Coba Mayan ruin has grown in popularity recent years, predominately due to its proximity to the Mexican Riviera Maya. Its claim to fame is the 137 foot high Nohoch Mul Pyramid, which is technically the tallest Maya pyramid in

Coba Mayan Ruin - Nohoch Mul Pyramid
Nohoch Mul Pyramid

Mexico (there are taller Maya pyramids in other countries, and there are taller pyramids in Mexico, just not Mayan ones). What is equally attractive is that you can still climb this pyramid.

Coba is a sprawling site and once housed more than 50,000 people. 70 square kilometers of the city has been identified with an estimated 6,500 structures. Less than 5% is excavated to date. Coba was founded between 50 BC and 100 AD. By 201, it must have dominated the entire region with extensive farmlands and a vast trade network including the site of Tulum. After 600, it started losing influence to the Puuc culture (e.g. Uxmal) and eventually lost most of its dominance about 1000 to Chichen Itza. But Coba continued to be inhabited up until about the time the Spanish conquered the Yucatan around 1550.

Coba was connected to the other influential cities and trade ports (like Tulum) via sacbes, which are raised pathways usually of stone that were mostly travelled at night for the cooler temperatures where the light colored stones would be easy to see in moonlight.

Because of the great distances between the structures in Coba, you have to plan on how to cover the distances – it is 3 km from the entrance to the Nohoch Mul pyramid. The path is more like a dirt road and there are three options available to you to traverse it. One is to walk, another is to rent bicycles and the final is to hire a pedicab which includes a driver and seats two.

Coba Mayan Ruin - Temple Conjunto de Pinturas
Temple Conjunto de Pinturas

As you journey through the jungle, you come to structures intermittently. The most impressive is the Temple Conjunto de Pinturas, which has rounded sides and actual Mayan paintings on the temple top. Another highlight is a nice ball court, which is in good shape.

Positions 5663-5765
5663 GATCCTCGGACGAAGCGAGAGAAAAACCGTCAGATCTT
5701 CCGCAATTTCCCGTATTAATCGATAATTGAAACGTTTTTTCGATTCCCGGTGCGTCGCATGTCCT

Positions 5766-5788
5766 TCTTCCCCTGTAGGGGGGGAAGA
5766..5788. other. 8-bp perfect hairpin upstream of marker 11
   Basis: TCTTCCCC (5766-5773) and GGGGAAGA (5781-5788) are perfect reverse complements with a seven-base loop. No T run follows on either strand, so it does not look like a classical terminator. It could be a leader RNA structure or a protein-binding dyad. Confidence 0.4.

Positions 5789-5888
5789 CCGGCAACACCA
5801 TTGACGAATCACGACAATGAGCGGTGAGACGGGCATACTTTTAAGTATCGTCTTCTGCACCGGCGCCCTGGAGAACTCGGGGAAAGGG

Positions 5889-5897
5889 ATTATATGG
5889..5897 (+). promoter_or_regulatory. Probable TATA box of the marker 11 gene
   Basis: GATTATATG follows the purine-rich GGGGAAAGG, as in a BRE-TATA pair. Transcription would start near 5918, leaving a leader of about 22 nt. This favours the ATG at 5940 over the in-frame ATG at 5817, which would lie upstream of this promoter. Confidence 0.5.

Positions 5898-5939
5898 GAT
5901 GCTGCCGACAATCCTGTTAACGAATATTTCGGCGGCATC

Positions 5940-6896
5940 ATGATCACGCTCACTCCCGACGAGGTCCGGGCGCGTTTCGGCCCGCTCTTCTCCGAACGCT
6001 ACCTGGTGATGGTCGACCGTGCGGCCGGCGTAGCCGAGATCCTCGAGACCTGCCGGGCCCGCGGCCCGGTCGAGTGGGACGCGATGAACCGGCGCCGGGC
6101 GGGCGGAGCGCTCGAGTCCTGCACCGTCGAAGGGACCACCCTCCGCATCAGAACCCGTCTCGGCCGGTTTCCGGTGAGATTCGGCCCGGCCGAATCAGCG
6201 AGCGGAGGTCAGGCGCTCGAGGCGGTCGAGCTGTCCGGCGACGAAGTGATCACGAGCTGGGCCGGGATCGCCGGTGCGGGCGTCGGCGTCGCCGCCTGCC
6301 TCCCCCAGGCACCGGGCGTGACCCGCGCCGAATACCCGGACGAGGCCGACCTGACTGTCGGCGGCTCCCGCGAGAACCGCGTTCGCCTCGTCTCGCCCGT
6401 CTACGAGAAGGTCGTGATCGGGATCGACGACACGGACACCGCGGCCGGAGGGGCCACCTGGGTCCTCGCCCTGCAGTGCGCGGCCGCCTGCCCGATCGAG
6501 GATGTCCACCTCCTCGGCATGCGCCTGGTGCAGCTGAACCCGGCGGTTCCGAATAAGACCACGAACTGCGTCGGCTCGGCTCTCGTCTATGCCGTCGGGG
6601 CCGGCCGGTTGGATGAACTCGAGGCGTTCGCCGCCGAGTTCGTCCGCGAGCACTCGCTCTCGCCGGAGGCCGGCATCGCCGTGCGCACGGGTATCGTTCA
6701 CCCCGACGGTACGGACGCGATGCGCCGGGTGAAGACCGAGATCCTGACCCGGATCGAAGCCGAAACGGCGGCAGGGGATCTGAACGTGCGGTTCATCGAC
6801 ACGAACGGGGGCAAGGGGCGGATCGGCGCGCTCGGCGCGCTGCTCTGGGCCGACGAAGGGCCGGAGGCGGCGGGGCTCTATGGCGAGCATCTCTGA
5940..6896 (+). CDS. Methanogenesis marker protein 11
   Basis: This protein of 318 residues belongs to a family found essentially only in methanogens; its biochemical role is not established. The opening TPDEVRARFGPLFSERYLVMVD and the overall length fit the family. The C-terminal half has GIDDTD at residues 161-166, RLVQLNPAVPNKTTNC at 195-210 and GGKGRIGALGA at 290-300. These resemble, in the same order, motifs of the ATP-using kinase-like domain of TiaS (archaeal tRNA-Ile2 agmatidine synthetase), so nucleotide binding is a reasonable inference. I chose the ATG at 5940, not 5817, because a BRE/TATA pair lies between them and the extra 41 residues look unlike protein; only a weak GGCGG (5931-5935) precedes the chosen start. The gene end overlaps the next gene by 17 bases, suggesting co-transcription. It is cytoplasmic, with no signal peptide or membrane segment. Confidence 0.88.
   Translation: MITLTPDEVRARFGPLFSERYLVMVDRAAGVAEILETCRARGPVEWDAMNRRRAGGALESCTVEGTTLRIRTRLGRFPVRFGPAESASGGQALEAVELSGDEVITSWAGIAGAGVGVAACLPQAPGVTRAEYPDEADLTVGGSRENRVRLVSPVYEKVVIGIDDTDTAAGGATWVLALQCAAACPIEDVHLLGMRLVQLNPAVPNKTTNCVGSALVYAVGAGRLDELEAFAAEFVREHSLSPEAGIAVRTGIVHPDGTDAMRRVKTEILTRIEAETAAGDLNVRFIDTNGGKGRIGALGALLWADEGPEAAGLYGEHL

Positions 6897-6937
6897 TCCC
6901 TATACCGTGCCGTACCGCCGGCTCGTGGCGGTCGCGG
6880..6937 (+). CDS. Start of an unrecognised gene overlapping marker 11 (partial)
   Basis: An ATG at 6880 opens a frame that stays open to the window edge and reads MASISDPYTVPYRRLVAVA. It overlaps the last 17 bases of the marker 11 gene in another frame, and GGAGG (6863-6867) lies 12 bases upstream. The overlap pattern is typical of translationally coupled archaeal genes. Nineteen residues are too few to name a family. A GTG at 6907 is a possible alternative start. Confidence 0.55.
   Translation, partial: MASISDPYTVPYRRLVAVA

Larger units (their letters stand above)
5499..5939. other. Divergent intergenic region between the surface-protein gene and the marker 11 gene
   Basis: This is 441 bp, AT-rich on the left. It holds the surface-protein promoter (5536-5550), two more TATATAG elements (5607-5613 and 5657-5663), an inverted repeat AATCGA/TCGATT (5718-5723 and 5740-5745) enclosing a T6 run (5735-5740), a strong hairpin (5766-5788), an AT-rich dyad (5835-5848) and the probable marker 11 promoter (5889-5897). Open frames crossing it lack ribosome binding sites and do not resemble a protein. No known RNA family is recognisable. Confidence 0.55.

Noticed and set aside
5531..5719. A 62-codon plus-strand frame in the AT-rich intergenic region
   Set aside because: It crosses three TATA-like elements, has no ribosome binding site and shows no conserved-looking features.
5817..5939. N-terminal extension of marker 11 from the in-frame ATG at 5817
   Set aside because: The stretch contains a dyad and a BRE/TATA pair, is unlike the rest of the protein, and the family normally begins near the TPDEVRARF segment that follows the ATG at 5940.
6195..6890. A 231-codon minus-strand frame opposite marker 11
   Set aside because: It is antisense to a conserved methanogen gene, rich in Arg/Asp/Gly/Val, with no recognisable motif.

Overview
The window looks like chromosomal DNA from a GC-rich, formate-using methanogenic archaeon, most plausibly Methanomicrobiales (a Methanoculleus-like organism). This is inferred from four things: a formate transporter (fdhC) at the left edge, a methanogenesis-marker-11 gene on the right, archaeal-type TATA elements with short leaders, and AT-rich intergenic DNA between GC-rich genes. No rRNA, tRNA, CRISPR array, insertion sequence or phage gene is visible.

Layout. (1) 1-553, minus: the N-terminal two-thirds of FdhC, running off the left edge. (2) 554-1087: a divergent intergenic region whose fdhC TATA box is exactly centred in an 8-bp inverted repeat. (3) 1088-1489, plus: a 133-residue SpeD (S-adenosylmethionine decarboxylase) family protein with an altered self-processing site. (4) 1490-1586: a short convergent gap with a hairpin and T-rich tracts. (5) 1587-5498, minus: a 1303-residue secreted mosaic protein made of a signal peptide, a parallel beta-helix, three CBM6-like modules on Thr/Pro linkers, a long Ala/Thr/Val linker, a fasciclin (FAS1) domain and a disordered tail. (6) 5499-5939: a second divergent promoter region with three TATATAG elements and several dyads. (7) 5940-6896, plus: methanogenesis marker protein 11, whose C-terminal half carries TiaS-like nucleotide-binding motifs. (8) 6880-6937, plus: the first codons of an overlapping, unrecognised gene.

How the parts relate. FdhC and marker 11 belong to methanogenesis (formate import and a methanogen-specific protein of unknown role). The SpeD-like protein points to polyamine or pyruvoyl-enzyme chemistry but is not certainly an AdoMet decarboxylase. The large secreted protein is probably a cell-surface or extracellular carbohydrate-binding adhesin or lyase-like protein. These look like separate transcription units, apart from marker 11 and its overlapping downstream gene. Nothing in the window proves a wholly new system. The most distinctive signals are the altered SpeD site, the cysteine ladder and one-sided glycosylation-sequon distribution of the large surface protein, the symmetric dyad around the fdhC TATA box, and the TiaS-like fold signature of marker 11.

The Nohoch Mul Pyramid will be the terminus of your walk/ride. Many pyramids have become off-limits to climbing due to wear-and-tear and injuries – a San Diego woman died in on Chichen Itza’s Temple of Kukulkan in 2006 when she slipped and fell down the stairs. While steep, the stairs up Nohoch Mul Pyramid are open, and offer a view of the surroundings that is memorable. Climb it now before the opportunity disappears forever, as it inevitably will.

Coba Mayan Ruin - Nohoch Mul Pyramid
Nohoch Mul Pyramid

The stairs are much steeper than the ones you are used to, and being of stone, falling would be injurious. There is a heavy rope attached to the center of the stairs all the way up that provides a helpful grip. There will be others on the stairs, perhaps a pretty good crowd depending on the time you arrive. Take the climb if you are able, it is worth it. The view from the top is nice, revealing the Yucatan jungle all about. You can also see the other three sides of the pyramid, still overgrown with plants and covered with dirt – you can easily see why it takes so much effort to restore ancient ruins to good shape. Even after removing all the foliage, the stones have to be put back together like a giant puzzle and cemented in place with materials similar to the ones the Maya would have used.

Read my helpful tips on how to see Coba here.

You can see a hi-res gallery of pictures from my trip here.

A ranked list of my favorite Mayan ruins is here.


IT pro by day, avid traveler and photographer by night.

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